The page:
Old Testament Theology in Outline

Written by Walther Zimmerli Reviewed By John Goldingay

It is often noted that Eichrodt’s Theology of the OT and von Rad’s OT Theology mark the peaks and the turning points of the study of OT theology this century. Eichrodt wrote his magnum opus in the context of renewed theological interest in the OT in Germany in the period between the wars. His distinctive aim was to ‘cross-section’ the OT in such a way as to let its own intrinsic theological structure (which he identified as that of the covenant) emerge—rather than letting the shape of OT theology be determined by the categories of dogmatics. Von Rad wrote his two volumes (and then his Wisdom in Israel) after the second war in the conviction that OT theology had still not found its true self—which he identified with a more rigorous commitment to understanding each OT author’s theology in its own right in its place in history. The debate over the relative merits of these two approaches forms the background to the publication of a new spate of OT theologies in the 1970’s of which Zimmerli’s German original edition (1972) was one of the first.

The decade has also seen two OT theologies written in English, by J. L. McKenzie and R. E. Clements, and a programmatic work by B. S. Childs (Biblical Theology in Crisis). All these have sought to break out of the parameters set by Eichrodt and von Rad in Germany. In contrast, Zimmerli works broadly within those parameters. He specifically acknowledges how much of his Outline is ‘the outgrowth of constant dialogue, in both agreement and disagreement, with Gerhard von Rad’s Old Testament Theology’ (p. 11). Thus, in contrast to von Rad, Zimmerli affirms that the task of OT theology is that of ‘presenting I what the Old Testament says about God as a coherent whole’ (p. 12), and Part I of his Outline comprises six chapters on the person of God himself, beginning (in line with themes of earlier essays by him) with the revealing of the name Yahweh. For Zimmerli, ‘the Old Testament, in what it has to say about God, thinks of itself as a book of God’s words addressed to people’ (p. 141): Yahweh declares himself, reveals his will, and men respond in worship and obedience. At the same time, however, he develops his exposition in Part I by tracing how the person of Yahweh was made known to Israel in a succession of events or traditions—in the exodus, in the promise to the patriarchs, in creation, in election, and in the covenant. Von Rad’s influence is apparent both in the approach and in the order here.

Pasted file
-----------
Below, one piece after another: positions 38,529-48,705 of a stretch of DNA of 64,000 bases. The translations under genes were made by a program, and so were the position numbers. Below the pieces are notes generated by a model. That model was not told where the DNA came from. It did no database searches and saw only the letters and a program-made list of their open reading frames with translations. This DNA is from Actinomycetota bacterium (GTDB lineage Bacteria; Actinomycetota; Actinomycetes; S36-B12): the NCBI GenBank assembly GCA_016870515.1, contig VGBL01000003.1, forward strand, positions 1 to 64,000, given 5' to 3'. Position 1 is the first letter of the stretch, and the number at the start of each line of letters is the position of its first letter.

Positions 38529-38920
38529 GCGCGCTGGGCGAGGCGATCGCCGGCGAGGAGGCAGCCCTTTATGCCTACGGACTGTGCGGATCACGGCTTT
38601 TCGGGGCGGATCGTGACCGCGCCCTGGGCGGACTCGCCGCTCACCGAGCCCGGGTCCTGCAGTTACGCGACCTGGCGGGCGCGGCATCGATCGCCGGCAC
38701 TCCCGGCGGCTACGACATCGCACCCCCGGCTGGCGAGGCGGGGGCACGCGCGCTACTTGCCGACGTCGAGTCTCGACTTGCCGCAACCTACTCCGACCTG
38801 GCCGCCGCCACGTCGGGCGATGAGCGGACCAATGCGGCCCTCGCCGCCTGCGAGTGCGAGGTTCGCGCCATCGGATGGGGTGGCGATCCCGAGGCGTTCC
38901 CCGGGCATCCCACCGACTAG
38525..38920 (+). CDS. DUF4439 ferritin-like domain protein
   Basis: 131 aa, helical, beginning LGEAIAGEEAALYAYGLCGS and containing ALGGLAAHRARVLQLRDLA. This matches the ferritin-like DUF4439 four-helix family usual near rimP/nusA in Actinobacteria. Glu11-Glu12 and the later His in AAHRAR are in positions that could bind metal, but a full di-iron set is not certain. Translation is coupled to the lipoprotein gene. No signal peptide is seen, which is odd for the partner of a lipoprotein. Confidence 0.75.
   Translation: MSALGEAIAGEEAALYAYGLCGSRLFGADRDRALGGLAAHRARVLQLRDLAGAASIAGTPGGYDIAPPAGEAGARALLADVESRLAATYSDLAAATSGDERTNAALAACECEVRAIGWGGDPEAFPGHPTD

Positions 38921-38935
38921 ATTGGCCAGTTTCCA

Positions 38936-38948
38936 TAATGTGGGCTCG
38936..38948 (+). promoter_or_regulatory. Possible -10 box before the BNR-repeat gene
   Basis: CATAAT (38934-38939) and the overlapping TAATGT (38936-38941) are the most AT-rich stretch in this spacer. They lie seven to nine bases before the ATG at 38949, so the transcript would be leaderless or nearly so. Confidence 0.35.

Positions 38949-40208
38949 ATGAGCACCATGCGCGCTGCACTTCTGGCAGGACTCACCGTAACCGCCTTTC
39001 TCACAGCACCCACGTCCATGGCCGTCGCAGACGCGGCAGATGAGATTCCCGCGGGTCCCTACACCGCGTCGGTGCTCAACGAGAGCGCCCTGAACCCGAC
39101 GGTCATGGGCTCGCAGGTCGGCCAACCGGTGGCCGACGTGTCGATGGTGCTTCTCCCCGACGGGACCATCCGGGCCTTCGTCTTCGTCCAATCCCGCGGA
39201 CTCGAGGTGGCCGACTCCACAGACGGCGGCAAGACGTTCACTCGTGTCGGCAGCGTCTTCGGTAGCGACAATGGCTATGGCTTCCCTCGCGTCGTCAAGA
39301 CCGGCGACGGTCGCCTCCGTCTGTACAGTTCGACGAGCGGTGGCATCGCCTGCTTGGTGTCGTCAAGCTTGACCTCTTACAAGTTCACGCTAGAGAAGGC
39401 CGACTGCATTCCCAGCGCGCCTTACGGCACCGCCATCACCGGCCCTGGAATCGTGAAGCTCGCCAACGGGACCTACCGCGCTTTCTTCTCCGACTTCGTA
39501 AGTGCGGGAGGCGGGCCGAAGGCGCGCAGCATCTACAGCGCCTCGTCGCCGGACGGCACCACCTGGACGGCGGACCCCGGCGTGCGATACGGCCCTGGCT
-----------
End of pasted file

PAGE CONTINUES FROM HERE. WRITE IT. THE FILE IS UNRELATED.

Although Zimmerli does not refer to dialogue with Eichrodt, it is striking how much the two writers have in common. Zimmerli, too, is seeking to cross-section the OT, and then within each thematic chapter to trace the changing attitudes to various themes as Israel’s history and literature develop. (Zimmerli of course accepts the mainstream critical framework for this historical and literary study, and some reshaping of his picture will be necessary for anyone who does not.)

Zimmerli has several advantages over Eichrodt (apart from brevity!). One is that he lacks Eichrodt’s negative attitude to cult and law. Further, his overall outline enables him to embrace more aspects of Israel’s faith than Eichrodt does. After the discussion of Yahweh himself in Part I, Part II concerns Yahweh’s gifts: here Zimmerli’s strength is his positive attitude to the concrete realities of Israel’s faith such as victory in war and possession of the land (cp. his The OT and the World)—though ‘charismata of leadership and instruction’ occupy the bulk of Part II. Part III covers Yahweh’s commandment(s), with their theological, religious, and ethical concerns, a subject not easy to distinguish clearly from that of Part IV on ‘life before God’ (obedience, sacrifice, praise and prayer, wise living). Part V analyses ‘crisis and hope’ in Genesis 1–11, the histories, the prophets, and apocalyptic (in line with the treatment in Zimmerli’s Man and his Hope in the OT) and notes the OT’s openness to the future, which the Christian sees the NT as answering to—though Zimmerli himself makes little explicit reference to the relationship of OT theology and the message of the NT.

Like Eichrodt, however, having traced the diverse OT attitudes to various themes, he stops short of a synthesis on what the OT may then be reckoned to imply on a subject such as ‘the gift of God’s presence’ (chapter 9). Despite its Christian and theological concern, German OT theology in the end generally shrinks from the actual theological task of offering normative theological judgements.

Zimmerli’s bibliographies are good, with English translations usually noted, though omissions of those strangely include Zimmerli’s own The OT and the World from the same American publisher as this OT Theology, and also his essays on ‘Promise and fulfilment’ in Essays on OT Interpretation (ed. Westermann) and on ‘The place and limit of the wisdom in the framework of the OT theology’ in SJT 17 (1964). The text usefully follows common German practice of setting more detailed discussions in smaller type, though the Hebrew in the smaller type is wildly inaccurate.

John Goldingay

Fuller Theological Seminary